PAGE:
A Passage to India Topic Tracking: Earth
Earth 1: The Marabar Hills are described as the fists and fingers of the south. Despite their human characteristics, the hills are imposing. Earth here is more impressive than any of the people in Chandrapore.
Earth 2: The women are fascinated by the moonlight, which has a mystical quality to it. However, a British stranger reminds them that in British India, though they might be halfway around the world from home, they stick to the same moon. Therefore, there is little spirit or imagination in the India of the English. Mrs. Moore and Adela hope for something more.
Earth 3: Looking into the sky, Mrs. Moore sees a moon that is very different from the moon in England. This moonlight filled her with a sense of unity with nature and the heavens the way it never had at home.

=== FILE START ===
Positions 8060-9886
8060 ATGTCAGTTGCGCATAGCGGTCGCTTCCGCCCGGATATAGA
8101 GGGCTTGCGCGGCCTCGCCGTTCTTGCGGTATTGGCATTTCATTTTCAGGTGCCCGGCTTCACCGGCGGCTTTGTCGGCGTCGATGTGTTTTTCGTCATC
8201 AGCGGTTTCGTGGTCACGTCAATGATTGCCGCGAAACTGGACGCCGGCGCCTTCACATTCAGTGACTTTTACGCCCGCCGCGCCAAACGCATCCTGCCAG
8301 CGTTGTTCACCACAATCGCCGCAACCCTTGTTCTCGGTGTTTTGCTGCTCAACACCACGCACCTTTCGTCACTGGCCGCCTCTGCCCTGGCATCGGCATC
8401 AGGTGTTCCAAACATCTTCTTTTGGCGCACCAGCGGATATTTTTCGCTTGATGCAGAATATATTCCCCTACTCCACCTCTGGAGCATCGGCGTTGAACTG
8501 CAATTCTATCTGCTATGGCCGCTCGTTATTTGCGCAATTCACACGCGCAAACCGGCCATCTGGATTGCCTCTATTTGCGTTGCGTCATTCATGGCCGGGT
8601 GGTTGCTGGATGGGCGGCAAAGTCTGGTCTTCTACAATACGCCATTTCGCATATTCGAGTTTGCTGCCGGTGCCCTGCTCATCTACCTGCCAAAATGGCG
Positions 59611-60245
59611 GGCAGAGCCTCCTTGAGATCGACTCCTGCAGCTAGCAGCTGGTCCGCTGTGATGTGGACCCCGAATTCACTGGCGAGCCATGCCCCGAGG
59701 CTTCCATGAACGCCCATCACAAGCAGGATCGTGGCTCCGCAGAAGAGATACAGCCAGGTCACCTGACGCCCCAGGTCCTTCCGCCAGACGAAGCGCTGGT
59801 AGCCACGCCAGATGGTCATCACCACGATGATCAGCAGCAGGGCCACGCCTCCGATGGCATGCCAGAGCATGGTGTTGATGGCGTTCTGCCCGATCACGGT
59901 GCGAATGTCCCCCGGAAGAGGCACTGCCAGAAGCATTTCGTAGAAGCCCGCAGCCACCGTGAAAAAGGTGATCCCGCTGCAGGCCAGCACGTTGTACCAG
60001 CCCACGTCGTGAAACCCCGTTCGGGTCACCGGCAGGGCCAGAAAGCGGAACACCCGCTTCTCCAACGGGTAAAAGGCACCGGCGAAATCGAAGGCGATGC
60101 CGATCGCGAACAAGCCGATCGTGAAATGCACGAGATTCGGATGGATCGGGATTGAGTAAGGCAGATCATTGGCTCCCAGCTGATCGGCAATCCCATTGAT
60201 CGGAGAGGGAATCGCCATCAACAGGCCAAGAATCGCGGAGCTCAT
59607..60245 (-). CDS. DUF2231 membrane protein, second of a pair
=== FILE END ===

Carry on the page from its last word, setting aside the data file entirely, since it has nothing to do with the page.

Earth 4: The heat of April, an aspect of the earth in India, makes things quite unbearable and influences the behavior of those who live there.
Earth 5: McBryde tries to argue that the hot climate and geographic conditions of India drive the Indians to behave the way they do. He contends that nature has control over man in India and if the British were to endure this climate, they would behave the same way.
Earth 6: When Mrs. Moore first came to India, the mystical forces of the earth overtook her. However, after the engagement of Ronny and Adela, she becomes burdened with the duties of reality and this disrupts her union with spirit and earth.
Earth 7: The echoes of the cave haunt Adela and make her question her charges against Aziz. The sound of the caves haunts her until she reveals the truth about Aziz and clears her conscience.
Earth 8: The earth prevents Aziz and Fielding from riding back to each other. It prevents the continuation of their friendship, at least until the British leave India.